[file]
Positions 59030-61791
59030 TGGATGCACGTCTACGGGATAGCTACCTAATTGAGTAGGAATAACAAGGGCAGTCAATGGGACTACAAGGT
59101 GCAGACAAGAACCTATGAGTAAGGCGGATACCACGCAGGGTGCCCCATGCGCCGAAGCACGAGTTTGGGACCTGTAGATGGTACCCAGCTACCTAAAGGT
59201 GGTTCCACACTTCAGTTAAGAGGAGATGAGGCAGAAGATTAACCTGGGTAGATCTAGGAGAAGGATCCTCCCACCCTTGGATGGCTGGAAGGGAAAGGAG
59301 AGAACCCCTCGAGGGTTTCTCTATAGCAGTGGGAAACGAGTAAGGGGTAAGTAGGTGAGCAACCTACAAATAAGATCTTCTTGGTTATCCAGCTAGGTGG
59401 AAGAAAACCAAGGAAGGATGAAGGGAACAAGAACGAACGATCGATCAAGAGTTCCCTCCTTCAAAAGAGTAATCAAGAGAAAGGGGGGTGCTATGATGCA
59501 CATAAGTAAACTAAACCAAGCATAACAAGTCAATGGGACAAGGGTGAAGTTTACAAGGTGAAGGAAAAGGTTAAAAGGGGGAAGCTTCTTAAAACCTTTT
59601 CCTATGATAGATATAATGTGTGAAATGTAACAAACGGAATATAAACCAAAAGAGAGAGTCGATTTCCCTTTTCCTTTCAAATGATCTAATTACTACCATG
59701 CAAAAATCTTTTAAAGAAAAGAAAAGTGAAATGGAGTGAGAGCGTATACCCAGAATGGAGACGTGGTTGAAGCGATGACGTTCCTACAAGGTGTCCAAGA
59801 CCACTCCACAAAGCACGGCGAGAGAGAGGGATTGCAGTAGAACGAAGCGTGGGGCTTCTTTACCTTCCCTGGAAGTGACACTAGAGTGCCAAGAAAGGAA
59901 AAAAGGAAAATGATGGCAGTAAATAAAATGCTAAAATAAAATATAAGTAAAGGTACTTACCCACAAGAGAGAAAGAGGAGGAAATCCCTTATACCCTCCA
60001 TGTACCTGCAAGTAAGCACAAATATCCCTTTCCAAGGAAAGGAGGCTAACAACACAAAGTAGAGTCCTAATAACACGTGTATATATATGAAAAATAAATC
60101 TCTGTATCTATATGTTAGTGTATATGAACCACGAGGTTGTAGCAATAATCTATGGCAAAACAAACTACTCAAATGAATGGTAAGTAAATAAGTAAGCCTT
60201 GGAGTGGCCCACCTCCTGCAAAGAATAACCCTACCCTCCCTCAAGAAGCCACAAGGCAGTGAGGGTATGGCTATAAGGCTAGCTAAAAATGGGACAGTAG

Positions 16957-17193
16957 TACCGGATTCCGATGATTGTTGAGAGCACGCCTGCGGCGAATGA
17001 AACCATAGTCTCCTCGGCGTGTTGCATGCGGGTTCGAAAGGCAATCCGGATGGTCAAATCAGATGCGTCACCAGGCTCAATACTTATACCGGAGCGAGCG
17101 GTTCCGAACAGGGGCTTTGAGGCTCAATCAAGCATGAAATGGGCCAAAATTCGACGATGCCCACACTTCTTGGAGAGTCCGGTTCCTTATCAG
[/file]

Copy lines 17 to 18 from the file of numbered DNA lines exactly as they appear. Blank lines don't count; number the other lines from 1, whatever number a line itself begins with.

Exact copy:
17001 AACCATAGTCTCCTCGGCGTGTTGCATGCGGGTTCGAAAGGCAATCCGGATGGTCAAATCAGATGCGTCACCAGGCTCAATACTTATACCGGAGCGAGCG
17101 GTTCCGAACAGGGGCTTTGAGGCTCAATCAAGCATGAAATGGGCCAAAATTCGACGATGCCCACACTTCTTGGAGAGTCCGGTTCCTTATCAG